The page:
Diversifying Scholarship Conference at UVa:
Forging Interdisciplinary Connections, Empowering Students, and Promoting a Culture of Inclusivity
The Diversifying Scholarship at UVA is intended to embody the stated commitment of the university to inclusivity by addressing several critical needs in higher education; namely, expanding scholarship focused on socially marginalized groups, reducing inequality, and alleviating the effects of discrimination. This event will highlight the diverse work being done across campus in the arts, social and physical sciences, humanities, education, and beyond. We seek to promote connections among undergraduates, graduate students, and faculty from different disciplines, fostering a commitment to inclusive research, pedagogy and collaborative problem solving on social issues.
This event is free and open to the public. Lunch will be provided for attendees who register in advance.
Schedule of Events
8:30 - 9:00 Registration + Breakfast Refreshments
9:00 - 12:00 Oral Presentations
12:00 - 1:00 Lunch Break + Poster Session
Lunch provided for those who register*
1:00 - 3:15 Presentations
3:30 - 5:00 Keynote Speaker, Rob Sellers
5:00 Reception, Food & Prizes
Keynote Speaker: Dr. Robert Sellers: Dr. Robert Sellers is the Vice Provost for Equity and Inclusion and Chief Diversity Officer at the University of Michigan, where he is also the Charles D Moody College Professor of Psychology and Professor of Education. As the Vice Provost, Dr. Sellers provides the University of Michigan with strategic leadership on increasing access to a diverse student body, recruiting and retaining diverse faculty, and providing an education that prepares all students to thrive in a diverse world. Dr. Sellers’s research has focused on ethnicity, racial and ethnic identity, personality and health. He examines the interactions between individuals and their environments and their impacts on human behavior and adaptational outcomes. Both his administrative experiences aimed at institutional change as well as his research aimed at developing conceptual and methodological constructs applicable to the lived experiences of racial/ethnic minority populations make him an ideal keynote speaker for the Diversifying Scholarship Conference.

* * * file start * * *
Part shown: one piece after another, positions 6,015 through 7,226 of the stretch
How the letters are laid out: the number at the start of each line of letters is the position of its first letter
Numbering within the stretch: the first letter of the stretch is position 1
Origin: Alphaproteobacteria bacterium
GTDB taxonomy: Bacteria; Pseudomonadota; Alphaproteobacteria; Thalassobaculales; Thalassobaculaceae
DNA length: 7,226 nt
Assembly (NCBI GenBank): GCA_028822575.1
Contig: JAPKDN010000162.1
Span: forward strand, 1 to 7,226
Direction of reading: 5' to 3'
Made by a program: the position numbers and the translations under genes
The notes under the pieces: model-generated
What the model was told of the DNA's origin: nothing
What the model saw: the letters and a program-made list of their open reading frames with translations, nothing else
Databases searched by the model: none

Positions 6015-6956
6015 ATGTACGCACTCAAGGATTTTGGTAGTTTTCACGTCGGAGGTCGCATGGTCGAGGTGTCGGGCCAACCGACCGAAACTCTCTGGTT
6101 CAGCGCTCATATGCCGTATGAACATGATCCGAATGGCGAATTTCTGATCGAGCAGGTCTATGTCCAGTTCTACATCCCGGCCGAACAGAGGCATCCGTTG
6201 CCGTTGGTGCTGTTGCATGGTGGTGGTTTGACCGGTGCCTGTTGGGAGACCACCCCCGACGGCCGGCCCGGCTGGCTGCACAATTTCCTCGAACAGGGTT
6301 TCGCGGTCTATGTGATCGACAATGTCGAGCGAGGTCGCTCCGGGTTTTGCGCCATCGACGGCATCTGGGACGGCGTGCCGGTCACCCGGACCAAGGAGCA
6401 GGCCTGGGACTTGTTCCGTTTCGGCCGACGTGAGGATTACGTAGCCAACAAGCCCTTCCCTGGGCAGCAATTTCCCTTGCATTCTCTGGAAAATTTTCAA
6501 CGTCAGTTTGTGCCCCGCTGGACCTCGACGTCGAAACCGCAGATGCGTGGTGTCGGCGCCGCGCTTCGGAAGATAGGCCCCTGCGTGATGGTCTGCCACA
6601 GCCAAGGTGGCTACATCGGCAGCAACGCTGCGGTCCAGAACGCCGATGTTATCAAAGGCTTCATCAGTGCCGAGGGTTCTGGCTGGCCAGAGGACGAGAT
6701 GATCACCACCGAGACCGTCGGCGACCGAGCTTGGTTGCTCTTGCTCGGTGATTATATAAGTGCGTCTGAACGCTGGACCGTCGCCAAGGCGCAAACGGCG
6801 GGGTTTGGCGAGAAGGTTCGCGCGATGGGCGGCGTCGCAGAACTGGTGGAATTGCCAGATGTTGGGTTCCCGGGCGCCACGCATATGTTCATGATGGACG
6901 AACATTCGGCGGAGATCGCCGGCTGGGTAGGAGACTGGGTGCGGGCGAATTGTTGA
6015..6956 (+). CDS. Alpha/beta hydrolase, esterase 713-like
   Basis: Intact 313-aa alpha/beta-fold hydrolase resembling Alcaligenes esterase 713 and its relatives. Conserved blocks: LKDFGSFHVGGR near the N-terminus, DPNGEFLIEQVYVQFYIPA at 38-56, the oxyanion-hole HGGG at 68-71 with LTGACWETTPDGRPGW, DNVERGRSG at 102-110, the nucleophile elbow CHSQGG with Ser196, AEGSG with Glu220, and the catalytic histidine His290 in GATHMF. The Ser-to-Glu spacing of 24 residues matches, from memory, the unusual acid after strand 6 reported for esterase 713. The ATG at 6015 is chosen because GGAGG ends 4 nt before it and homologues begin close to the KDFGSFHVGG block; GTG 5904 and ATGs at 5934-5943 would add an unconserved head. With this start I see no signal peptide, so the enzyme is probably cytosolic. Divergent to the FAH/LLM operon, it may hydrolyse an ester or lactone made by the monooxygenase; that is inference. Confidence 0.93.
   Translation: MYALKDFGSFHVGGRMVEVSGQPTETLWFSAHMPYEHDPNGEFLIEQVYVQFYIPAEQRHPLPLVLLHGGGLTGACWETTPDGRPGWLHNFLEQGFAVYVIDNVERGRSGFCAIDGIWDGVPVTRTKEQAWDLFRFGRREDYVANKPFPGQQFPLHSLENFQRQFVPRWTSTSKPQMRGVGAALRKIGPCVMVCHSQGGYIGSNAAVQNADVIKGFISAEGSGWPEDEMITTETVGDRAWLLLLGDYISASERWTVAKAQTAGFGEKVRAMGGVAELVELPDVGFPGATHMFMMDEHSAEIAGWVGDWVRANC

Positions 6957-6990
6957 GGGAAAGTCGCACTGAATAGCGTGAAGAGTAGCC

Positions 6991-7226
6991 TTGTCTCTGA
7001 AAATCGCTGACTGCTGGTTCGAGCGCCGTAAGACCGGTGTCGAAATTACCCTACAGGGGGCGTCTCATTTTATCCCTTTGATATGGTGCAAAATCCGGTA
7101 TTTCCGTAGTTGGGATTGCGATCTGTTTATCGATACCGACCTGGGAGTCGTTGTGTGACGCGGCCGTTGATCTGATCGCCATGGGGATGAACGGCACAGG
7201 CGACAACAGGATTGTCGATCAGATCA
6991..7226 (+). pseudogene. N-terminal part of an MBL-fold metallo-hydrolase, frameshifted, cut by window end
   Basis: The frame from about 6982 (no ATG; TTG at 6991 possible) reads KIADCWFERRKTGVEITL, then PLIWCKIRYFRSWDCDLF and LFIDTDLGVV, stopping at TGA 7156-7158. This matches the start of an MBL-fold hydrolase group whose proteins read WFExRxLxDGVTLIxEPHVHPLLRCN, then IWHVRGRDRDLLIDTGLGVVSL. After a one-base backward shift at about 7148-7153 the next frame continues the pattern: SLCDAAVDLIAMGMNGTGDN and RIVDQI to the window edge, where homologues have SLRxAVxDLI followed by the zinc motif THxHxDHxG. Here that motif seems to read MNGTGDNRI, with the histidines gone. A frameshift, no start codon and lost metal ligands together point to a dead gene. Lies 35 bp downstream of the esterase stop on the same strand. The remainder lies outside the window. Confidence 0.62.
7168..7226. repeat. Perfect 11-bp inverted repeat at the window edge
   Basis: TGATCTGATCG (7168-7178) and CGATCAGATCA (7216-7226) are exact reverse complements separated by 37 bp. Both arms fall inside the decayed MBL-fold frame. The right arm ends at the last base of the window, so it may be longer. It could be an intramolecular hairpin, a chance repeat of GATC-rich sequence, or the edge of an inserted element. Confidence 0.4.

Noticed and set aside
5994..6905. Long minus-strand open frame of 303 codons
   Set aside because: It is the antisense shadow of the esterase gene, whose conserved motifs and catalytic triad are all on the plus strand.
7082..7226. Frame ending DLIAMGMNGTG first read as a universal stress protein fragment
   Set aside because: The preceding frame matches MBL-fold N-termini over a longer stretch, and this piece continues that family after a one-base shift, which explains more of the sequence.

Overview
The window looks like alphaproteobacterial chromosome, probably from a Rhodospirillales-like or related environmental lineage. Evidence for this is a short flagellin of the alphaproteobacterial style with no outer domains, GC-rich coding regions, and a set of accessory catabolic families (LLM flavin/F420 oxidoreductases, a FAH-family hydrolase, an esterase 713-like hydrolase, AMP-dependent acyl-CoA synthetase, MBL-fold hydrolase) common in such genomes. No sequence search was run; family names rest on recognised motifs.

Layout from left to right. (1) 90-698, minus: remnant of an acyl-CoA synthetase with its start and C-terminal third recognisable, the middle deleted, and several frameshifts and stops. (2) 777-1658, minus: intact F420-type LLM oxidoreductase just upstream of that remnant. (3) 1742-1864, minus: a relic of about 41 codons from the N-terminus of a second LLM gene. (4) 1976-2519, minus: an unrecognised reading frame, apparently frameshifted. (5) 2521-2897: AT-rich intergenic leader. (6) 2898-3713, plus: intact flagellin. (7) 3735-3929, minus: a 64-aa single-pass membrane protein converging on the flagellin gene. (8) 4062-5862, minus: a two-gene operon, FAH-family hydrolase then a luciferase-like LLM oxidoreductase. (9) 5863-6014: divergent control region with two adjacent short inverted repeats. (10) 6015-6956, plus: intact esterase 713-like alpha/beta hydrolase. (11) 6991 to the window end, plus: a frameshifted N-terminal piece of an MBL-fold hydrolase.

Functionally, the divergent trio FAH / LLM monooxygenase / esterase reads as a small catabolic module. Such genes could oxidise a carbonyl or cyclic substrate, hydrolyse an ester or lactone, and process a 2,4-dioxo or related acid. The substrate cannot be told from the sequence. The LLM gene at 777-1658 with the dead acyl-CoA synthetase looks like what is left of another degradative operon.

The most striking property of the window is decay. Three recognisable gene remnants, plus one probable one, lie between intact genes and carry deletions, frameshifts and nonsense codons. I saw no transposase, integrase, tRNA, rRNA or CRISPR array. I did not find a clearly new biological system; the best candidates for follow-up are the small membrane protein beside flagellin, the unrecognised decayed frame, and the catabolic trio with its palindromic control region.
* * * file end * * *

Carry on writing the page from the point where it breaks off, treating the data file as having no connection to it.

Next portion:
Noelle Hurd, Ph.D. is an Assistant Professor of Psychology at the University of Virginia. Her research focuses on the promotion of healthy adolescent development among marginalized youth. Specifically, her work has focused on identifying opportunities to build on pre-existing strengths in youths’ lives, such as supportive intergenerational relationships.
Federico Cuatlacuatl, M.F.A. is an Assistant Professor of Digital Art at the University of Virginia. Federico Cuatlacuatl's work reflects on current realities of Hispanic immigrant diasporas in the United States. His research is primarily concerned with social, political, and cultural issues that Hispanic immigrants face in this country.
A.D. Carson, Ph.D. is an Assistant Professor in Hip-Hop and the Global South at the University of Virginia. Carson is a performance artist and educator from Decatur, Illinois. He received his Ph.D. in Rhetorics, Communication, and Information Design at Clemson University doing work that focuses on race, literature, history, and rhetorical performances. A 2016 recipient of the Martin Luther King, Jr. Award for Excellence in Service at Clemson, Carson worked with students, staff, faculty, and community members to raise awareness of historic, entrenched racism at the university through his See the Stripes campaign, which takes its name from his 2014 poem. His dissertation, “Owning My Masters: The Rhetorics of Rhymes & Revolutions,” is a digital archive that features a 34 track rap album and was recognized by the Graduate Student Government as the 2017 Outstanding Dissertation